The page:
Notes

  1. European Parliament and the Council (2014) decision N° 541/2014/EU establishing a Framework for Space Surveillance and Tracking Support.
  2. ASI, press release, 16 June 2015, “SST Consortium agreement signed”, http://www.asi.it/en/news/sst-consortium-agreement-signed.
  3. Examples of occurred collisions: American and Russia communication satellites (Iridium and Cosmos), 11 February 2009, “Debris Spews Into Space After Satellites Collide” http://www.nytimes.com/2009/ 02/12/science/space/12satellite.html?_r=0 . Example of anticollision manouvres: « A peine arrivé sur orbite, Sentinel 1A évite une collision », Air&Cosmos, 14 April 2014.
  4. Bilateral agreements between the US and some countries have allowed European assets to avoid high risks of collisions in orbit. See for instance “USSTRATCOM, Germany make arrangement to share space services, data”. 28 January 2015 https://www.stratcom.mil/news/2015/534/USSTRATCOM_Germany_make_arrange ment_to_share_space_services_data/.
  5. The US discourse (and 2006 national space policy) about the need to protect their free access to and use of space, and Chinese and American ASATs tests in 2007 and 2008.
  6. Like for instance the French radar Graves and the 4 radars on the Monge ship; as well as the UK Ballistic Missile Early Warning System (BMEWS) operated by Royal Air Force Air Base in Fylingdales.
  7. European Parliament and the Council (2014) decision N° 541/2014/EU establishing a Framework for Space Surveillance and Tracking Support.
  8. SSA stands for Space Situational Awareness and SST is one of the SSA segments, the other two are Near Earth Objects and Space Weather. « Summary of European SSA civil and military user requirements » jointly elaborated by ESA and EDA, 2011.
  9. ESA Ministerial Council 2012.
  10. See Conclusions of the ESA Ministerial Council 2012, countries involved in SSA segments and related budget allocation. ESA website and ESA interview, 2015.
  11. European Parliament, 2008, “Resolution on space and security » (INI/2008/2030); Council of the EU, 2006, “Generic Space Systems Needs for Military Operations”; Council of the EU and the ESA, 2008, 5th Space Council “Résolution du Conseil – Faire progresser la politique spatiale européenne”.
  12. Few instances (Council, WEO) have clearly expressed concern on the arms race issue, while the Commission and the Parliament have rather spoken in terms of natural risks and debris.
  13. M. Philippe Brunet Director, Directorate-General for Enterprise and Industry - at the conference organized by the OPECST (Office Parlamentaire d’évaluation des choix scientifiques et technologiques), July 2015.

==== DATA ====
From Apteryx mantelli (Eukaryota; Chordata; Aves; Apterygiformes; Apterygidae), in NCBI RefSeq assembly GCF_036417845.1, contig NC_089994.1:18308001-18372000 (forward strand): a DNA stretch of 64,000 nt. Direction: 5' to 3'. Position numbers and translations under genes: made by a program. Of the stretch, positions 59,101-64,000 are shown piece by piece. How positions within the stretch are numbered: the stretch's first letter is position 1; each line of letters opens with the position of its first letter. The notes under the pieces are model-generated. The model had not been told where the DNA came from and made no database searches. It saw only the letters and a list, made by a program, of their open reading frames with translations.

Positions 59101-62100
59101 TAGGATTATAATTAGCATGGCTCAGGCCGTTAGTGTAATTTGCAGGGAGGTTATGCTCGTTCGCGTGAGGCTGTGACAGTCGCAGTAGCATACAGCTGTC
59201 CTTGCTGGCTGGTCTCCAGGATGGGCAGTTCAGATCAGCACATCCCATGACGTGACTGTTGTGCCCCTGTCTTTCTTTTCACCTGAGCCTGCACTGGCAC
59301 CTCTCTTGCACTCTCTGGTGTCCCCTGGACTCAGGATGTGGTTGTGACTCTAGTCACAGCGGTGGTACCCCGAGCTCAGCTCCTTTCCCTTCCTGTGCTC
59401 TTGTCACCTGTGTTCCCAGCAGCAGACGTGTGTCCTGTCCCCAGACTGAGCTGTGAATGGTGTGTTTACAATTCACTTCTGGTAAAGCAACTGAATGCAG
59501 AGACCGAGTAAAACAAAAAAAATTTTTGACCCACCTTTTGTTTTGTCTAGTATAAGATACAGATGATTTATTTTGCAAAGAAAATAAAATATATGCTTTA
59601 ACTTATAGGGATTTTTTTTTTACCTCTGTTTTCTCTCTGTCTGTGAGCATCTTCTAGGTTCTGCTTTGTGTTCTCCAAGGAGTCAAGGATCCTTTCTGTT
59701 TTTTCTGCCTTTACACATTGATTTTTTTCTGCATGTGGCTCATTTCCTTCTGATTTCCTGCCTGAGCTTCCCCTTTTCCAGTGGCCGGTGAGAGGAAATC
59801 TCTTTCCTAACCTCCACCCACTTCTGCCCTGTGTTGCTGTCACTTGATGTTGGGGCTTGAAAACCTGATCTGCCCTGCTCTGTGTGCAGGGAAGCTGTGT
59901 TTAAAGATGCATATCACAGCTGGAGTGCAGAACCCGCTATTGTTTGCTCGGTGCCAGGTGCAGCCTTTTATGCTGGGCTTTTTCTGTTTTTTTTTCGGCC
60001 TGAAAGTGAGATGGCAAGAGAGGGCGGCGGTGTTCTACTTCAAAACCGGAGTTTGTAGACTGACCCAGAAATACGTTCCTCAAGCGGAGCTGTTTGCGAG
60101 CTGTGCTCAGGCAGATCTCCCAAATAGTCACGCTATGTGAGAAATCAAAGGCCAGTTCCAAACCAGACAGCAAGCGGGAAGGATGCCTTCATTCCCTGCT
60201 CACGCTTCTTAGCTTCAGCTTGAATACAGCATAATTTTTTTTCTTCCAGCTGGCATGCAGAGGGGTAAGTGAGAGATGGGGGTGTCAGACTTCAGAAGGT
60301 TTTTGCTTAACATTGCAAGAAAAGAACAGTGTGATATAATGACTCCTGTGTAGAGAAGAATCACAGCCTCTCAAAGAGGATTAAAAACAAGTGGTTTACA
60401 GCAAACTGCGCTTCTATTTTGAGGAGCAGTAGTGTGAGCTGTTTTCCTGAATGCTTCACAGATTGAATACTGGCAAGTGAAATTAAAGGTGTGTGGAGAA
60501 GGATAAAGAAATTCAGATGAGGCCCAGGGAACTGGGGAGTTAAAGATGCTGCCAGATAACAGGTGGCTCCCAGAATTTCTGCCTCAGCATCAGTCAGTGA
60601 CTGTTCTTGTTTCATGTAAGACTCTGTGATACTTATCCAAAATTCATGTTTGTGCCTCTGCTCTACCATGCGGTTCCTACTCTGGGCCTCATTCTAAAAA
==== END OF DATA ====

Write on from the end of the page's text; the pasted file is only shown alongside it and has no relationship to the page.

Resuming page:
14. About the role of “frames” in the EC space activities, see Marta L., Stephenson P.: 'The role of the European Commission in framing the European space policy', in: Hoerber T., Stephenson P. (eds.), European Space Policy, Routledge, London, 2015.
  15. GRAVES (Grand Réseau adapté à la Veille Spatiale) managed by the MoD (Commandement de la défense aérienne et des opérations aériennes (CDAOA)), used to survey and feed a catalogue; SATAM (3 radars) belong to the Air Force for air-defense missions; they can perform some tracking in LEO. Monge ship belongs to DGA (Armaments General Directorate) and is used to collect parameters “in air” on missiles and launchers and could partially be used for SST functions like acquisition of orbital parameters in LEO. Oscegeane is an experimental project (Observatoire Cote d’Azur) to determine spectral signature of GEO objects, therefore it could contribute to determine orbits and identify objects. TAROT (Télescope à Action Rapide pour les Objets Transitoires) belongs to national space agency and national research center, CNES-CNRS, and as a secondary mission it could contribute to track debris in GEO.
  16. Tira belongs to a civil entity, the Fraunhofer Institut, and is used to characterize and localize objects in LEO. This radar is performant in the “characterize and track” phase but needs input from another kind of radar (like GRAVES) to, as a first step, survey the space zone and identify the object to be observed and tracked.
  17. It belongs to ASI (Italian Space Agency) and INAF (Istituto Nazionale di Astro Fisica) for the observation of debris and NEOs (Near Earth Objects: asteroids for instance).
  18. It belongs to INAF.
  19. It belongs to the Montsec Astronomical Observatory in Catalonia.
  20. Observatorio Astronomico de Mallorca.
  21. Radar belonging to Chilbolton Observatory – Science and Techno facilities Council and Rutherford Appleton Laboratory.
  22. BN Space Center, Space Insight Limited – in Chypres.
  23. Nordic countries (Sweden, Finland and Norway) operate radars (EISCAT) particularly adapted to surveil polar orbits. Switzerland operates two potentially relevant telescopes: ZIMLAT and ZIMSMART. Globus II radar in Norway, also, could likely contribute (although today it belongs to the SSN).